Share the love (not the flu) this holiday season
‘Tis the season for influenza.
Flu activity is expected to increase in the coming weeks just as people gather with their family, friends and coworkers for the holidays, according to the Center for Disease Control and Prevention. Adding any illness to the holiday mix could prove costly for the millions of people looking to celebrate.
“We are seeing patients with the flu right now, which is earlier than usual,” says Dr. Ashima Salwan, internal medicine physician on staff at Elgin-based Advocate Sherman Hospital. “We need to protect ourselves and those around us. The last thing you want is to be sick or spread illness during the holidays.”
As residents prepare for a house full of guests and the holiday work party season gets underway, many will travel to see family and friends they haven’t seen for some time. The often close-quartered visits then end with many of those same people heading back to their schools, homes and businesses with more than just new holiday memories, but also germs and illness.
As an airborne virus, the flu can easily spread.
Between 5 and 20 percent of Americans suffer from the flu each year, resulting in more than 200,000 hospitalizations and between 3,000 to 49,000 deaths, according to the CDC. Nearly 60 percent of flu-associated hospitalizations last year were in people 18 to 64 years old.
People with the flu can spread it to others up to about 6-feet away through coughing, sneezing or just talking. Also, they may pass the flu on to someone else before they even know they are sick.
“The simplest advice if you are sick, or think you may be getting sick, is to stay home and away from other people,” says Dr. Salwan. “That’s not always the case during the holidays, and that’s why people have to get their flu shots and practice proper hand hygiene.”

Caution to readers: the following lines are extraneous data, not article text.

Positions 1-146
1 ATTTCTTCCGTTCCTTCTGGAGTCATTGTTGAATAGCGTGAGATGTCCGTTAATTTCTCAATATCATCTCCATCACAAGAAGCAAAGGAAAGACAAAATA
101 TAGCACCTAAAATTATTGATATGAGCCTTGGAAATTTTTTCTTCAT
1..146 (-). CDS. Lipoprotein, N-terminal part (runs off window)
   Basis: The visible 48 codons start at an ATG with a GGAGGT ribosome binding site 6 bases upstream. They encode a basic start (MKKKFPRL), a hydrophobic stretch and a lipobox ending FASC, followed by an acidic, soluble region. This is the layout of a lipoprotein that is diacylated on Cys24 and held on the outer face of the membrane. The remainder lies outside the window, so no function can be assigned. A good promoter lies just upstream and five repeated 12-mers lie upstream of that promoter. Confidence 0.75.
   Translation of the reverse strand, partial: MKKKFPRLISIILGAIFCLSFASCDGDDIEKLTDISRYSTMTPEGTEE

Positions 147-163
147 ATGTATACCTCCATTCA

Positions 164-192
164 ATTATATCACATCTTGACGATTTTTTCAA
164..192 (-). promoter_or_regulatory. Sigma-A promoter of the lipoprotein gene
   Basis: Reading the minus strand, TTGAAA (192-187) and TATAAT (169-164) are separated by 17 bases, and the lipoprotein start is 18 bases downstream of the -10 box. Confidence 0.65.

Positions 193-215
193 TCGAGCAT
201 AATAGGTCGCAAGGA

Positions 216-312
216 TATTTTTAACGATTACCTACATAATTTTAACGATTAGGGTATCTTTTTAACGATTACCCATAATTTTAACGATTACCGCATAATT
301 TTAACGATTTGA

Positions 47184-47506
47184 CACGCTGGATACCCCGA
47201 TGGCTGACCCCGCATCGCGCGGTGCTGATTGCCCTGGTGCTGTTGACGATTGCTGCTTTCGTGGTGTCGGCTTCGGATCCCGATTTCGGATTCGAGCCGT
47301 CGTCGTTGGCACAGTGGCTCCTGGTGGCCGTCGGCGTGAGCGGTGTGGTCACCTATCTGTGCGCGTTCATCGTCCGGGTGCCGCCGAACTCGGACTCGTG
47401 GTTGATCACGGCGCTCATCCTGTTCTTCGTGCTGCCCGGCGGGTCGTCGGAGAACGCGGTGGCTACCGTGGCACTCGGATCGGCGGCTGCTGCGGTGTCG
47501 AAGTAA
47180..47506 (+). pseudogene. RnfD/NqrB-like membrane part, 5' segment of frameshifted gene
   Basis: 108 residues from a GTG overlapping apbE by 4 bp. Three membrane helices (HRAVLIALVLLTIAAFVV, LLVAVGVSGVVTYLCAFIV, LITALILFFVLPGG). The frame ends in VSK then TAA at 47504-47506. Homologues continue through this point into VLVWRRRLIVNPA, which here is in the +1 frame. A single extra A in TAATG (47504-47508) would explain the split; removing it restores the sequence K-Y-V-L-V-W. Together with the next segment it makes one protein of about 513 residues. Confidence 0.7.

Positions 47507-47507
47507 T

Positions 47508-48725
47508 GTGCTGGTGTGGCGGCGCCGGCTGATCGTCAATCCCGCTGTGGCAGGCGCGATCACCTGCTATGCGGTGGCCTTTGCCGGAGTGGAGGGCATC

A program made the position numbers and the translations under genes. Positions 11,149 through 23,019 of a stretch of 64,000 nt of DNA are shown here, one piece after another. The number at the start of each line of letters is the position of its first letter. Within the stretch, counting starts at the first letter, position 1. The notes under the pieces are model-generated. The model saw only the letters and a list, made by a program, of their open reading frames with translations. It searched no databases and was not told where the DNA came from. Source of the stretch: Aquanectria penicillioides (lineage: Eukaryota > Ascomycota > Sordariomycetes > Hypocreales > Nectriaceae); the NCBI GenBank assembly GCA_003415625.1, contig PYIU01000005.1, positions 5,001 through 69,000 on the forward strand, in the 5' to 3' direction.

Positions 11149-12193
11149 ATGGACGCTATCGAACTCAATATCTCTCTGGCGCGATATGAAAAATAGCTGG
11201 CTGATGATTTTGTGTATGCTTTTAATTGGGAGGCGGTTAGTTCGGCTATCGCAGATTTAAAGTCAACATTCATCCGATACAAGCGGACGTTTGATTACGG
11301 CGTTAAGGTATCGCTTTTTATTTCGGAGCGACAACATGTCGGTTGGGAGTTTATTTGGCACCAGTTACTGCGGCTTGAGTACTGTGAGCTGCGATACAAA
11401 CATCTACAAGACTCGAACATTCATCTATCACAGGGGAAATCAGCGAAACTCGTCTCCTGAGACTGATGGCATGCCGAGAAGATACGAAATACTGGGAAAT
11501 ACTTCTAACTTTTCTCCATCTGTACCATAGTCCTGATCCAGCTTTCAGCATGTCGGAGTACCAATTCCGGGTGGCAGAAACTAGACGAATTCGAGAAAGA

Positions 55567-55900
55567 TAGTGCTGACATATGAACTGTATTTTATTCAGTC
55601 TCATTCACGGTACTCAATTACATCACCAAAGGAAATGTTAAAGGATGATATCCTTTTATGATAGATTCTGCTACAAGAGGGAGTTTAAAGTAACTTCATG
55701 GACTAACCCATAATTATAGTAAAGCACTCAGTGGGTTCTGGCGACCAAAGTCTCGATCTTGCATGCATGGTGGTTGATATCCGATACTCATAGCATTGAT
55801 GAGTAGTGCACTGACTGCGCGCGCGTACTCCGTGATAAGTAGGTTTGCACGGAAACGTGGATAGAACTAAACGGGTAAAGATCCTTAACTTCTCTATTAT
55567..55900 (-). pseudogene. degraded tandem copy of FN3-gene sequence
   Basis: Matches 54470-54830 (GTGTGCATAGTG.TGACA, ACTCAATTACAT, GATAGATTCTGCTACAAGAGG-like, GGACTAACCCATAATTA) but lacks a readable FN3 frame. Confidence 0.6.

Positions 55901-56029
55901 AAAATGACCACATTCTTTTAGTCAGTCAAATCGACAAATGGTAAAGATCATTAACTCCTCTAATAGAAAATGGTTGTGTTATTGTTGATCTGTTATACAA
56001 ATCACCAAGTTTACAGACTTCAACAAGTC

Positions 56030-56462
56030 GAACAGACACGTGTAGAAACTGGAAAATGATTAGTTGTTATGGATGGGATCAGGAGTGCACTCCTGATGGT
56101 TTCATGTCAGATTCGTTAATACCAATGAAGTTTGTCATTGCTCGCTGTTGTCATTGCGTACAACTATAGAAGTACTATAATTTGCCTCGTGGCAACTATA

Everyone six months of age and older should receive a flu shot annually. Young children, people 65 and older, pregnant women, and people with chronic health conditions are at higher risk of developing serious complications from the flu.
It takes about two weeks after vaccination to provide protection against the virus.
“It takes your body time to build up strong antibodies after you receive the vaccine, and then you’re covered,” Dr. Salwan says. “The vaccine is very versatile because the virus is versatile. You need your flu shot every year.”
Stress created from organizing that holiday bash, traveling cross-country or finding that perfect gift for a family member or friend could also play a role in whether or not a person gets sick.
“Stress overall is not good for you and weakens your immune system, making you more prone to infection,” says Dr. Salwan. “Plan everything adequately, and give yourself enough time to get things done so you don’t get overwhelmed.”
To avoid the spread of germs:
- Cover your nose and mouth with a tissue when you cough or sneeze
- Wash your hands frequently with soap and water. If soap and water isn’t available, use an alcohol-based hand sanitizer.
- Avoid touching your eyes, nose and mouth to avoid the spread of germs
- Avoid close contact with people who have flu-like symptoms
- Stay home if you are sick or have flu-like symptoms
- Clean and disinfect frequently touched surfaces
- Get plenty of sleep
- Keep physically active
- Manage stress
- Keep hydrated
- Eat healthy
About the Author
health enews staff is a group of experienced writers from our Advocate Health Care sites, also including freelance or intern writers.